Today, plant a tree.
Georgia celebrates Arbor Day today, and there are many tree-planting ceremonies and other events going on all day. The day is a chance to celebrate trees and their many benefits, just as Georgia hits the perfect time of the year for tree planting.
But along with some much-needed summertime shade, trees also help prevent erosion, help create wildlife habitats and can even raise the value of your home.
It's easy to take trees for granted here in North Georgia, with acres and acres of forests atop our rolling mountains. But if you live in a city or subdivision, the picture isn't always the same. In fact, many of the areas where we live are often lacking trees.
So, take a look around your yard to find a suitable spot for a tree. Or, if you're in an apartment, get a seedling from your local home and garden store and plant it in a pot on your balcony. Either way, you're enhancing your own little bit of space in this state, and benefitting everyone in the long run.
Don't know where to start when getting a tree? Here are a few to consider:
Dura-Heat river birch is a fast-growing deciduous tree with a dense, fibrous root system. It typically grows to 30 to 40 feet tall and up to 25 feet wide. Dura-Heat river birch holds up better to heat stress than other birch cultivars, and does not defoliate as much in the summer months like the Heritage river birch, giving it a fuller, more dense appearance. Lustrous, dark-green leaves turn butter-yellow in fall, and the creamy-white exfoliating bark on the branches adds to winter interest.
American hornbeam (Carpinus carolinana) is a broad, oval deciduous tree growing to 40 feet tall and about 30 feet wide. Hornbeam is adaptable to a range of soils and growing conditions and is tolerant of both sun and shade. The fall color has shades of yellow, orange and red. American hornbeam is an excellent alternative to the Bradford pear, which tends to break and split apart due to poor branch structure.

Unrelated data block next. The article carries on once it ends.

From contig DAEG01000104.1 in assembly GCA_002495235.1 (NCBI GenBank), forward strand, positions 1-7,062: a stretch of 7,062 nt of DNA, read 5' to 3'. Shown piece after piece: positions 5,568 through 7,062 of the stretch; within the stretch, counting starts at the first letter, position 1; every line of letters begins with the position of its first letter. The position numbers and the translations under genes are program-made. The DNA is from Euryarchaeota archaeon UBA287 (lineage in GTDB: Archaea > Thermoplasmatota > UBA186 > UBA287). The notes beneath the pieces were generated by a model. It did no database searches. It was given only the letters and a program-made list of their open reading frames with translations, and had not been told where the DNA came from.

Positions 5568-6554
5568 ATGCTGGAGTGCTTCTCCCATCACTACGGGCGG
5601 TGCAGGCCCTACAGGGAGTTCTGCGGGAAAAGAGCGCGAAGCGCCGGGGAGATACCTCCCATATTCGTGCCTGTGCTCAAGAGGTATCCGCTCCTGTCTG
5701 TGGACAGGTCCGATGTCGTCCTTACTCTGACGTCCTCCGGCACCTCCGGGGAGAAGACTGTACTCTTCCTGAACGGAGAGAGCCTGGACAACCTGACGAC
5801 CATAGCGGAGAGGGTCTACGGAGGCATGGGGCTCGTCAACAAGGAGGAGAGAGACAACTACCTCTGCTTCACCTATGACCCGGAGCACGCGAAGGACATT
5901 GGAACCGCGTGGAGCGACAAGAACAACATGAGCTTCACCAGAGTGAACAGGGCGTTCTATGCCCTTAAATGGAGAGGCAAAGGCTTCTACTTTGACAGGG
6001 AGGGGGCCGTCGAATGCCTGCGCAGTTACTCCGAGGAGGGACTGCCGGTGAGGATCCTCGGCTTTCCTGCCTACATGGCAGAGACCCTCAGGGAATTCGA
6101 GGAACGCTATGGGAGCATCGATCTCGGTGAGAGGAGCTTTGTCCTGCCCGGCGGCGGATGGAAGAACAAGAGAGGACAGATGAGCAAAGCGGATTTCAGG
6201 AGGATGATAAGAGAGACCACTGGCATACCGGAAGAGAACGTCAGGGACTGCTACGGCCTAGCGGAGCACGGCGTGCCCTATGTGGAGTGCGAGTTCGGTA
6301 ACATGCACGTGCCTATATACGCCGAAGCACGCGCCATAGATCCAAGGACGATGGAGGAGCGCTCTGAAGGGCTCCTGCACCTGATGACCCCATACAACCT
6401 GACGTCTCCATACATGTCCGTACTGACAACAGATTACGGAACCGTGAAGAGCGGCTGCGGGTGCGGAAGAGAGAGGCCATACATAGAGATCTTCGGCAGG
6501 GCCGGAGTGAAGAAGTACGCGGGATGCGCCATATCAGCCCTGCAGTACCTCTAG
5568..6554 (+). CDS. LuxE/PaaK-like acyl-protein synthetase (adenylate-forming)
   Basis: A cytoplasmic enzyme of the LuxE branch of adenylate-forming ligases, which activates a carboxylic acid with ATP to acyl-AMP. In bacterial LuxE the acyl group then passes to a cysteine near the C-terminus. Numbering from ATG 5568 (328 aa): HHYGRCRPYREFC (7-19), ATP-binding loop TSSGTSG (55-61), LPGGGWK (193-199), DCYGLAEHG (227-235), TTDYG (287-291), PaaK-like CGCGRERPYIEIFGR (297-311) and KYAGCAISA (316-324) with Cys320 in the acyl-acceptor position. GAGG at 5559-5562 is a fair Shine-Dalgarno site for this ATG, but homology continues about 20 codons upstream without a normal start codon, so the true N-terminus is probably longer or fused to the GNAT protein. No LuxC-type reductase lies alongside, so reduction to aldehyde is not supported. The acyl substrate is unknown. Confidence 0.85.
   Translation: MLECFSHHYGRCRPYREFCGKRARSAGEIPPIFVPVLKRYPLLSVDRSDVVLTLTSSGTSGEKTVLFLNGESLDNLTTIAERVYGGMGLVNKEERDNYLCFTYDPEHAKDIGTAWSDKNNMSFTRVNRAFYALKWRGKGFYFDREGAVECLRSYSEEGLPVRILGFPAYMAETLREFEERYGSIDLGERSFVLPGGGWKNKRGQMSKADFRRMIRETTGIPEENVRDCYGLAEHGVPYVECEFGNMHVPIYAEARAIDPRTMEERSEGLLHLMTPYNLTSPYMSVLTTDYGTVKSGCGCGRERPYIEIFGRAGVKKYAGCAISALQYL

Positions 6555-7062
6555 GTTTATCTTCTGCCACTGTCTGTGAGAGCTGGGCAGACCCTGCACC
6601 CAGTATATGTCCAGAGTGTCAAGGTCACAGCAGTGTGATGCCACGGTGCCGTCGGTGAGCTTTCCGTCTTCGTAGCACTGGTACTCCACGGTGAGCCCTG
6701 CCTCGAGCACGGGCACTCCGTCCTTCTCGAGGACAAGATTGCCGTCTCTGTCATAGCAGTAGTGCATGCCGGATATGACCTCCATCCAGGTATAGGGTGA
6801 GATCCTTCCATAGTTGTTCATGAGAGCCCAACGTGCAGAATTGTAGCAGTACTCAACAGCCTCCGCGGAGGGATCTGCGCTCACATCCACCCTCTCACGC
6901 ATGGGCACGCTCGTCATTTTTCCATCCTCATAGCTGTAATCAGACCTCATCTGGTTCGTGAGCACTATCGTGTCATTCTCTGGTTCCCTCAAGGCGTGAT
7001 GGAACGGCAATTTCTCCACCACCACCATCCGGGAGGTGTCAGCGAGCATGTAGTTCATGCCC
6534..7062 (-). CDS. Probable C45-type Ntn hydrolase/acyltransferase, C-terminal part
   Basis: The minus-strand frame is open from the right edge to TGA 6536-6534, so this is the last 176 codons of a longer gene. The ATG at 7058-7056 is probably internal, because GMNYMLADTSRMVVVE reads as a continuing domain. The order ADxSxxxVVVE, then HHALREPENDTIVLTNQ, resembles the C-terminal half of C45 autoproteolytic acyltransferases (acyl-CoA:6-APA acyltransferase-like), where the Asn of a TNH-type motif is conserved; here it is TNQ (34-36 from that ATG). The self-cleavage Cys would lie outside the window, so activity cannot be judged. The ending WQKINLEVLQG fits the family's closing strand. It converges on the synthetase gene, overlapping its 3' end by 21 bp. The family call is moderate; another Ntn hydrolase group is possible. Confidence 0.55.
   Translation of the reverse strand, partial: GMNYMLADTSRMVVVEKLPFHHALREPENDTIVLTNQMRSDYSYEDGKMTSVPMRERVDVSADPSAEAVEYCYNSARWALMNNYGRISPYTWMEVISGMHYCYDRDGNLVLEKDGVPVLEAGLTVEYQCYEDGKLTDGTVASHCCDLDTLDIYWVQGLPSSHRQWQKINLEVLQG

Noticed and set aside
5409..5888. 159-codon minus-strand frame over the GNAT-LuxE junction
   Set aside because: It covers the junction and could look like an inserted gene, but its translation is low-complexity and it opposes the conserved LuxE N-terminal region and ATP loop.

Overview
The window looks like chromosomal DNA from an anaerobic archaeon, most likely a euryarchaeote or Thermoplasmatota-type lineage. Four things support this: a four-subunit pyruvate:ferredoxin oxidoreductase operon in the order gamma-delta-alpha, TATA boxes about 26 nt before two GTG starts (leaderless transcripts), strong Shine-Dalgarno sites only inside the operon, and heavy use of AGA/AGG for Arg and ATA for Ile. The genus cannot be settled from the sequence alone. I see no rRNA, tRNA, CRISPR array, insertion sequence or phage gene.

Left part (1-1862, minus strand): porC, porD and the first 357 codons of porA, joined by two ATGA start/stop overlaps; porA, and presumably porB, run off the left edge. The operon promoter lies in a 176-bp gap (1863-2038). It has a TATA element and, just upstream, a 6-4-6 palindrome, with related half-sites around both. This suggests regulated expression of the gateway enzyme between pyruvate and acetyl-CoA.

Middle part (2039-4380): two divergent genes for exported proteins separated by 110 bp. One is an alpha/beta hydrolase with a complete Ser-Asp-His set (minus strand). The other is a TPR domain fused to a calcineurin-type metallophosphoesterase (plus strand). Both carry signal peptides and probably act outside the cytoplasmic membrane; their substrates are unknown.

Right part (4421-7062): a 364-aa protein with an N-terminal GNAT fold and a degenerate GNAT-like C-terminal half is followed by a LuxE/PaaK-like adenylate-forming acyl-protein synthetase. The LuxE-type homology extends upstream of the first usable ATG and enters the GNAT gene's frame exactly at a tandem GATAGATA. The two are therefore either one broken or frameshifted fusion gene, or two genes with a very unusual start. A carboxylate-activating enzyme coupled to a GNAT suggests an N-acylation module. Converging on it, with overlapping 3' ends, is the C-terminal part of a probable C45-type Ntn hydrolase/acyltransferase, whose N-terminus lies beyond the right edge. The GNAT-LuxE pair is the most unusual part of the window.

Glowing embers Japanese maple is a medium-sized deciduous tree growing to 30 to 40 feet high and wide. Glowing embers is an award-winning selection from Michael Dirr's plant evaluation program at the University of Georgia. The finely toothed foliage and dense canopy provide nice shade. Glowing embers was selected for its vigorous growth, brilliant fall color and landscape adaptability. Fall colors can include purple, orange and yellow.
Overcup oak typically grows 50 feet high and wide, but it has been known to reach 125 feet in the wild. While most oaks have a reputation for being slow growers, Overcup oak grows fast, particularly when young. Its initial growth is somewhat pyramidal, then it gradually becomes more rounded. It's a tough, tolerant tree that is perfect for less-than-perfect sites, such as public parks. It thrives in heavy clay soil and loves the heat and humidity of the South.
Japanese zelkova is a deciduous tree growing to 50-60 feet tall and 40 feet wide. It develops a short trunk with ascending branches and a round head - very graceful. Japanese zelkova has deep green foliage, turning yellow to reddish-brown in the fall, and is tolerant of sun or partial shade and also of poor soils. Zelkova is an excellent shade tree and works well as a landscape specimen.
Billy Skaggs is an agricultural agent and Hall County extension coordinator. Phone: 770-531-6988. Fax: 770-531-3994.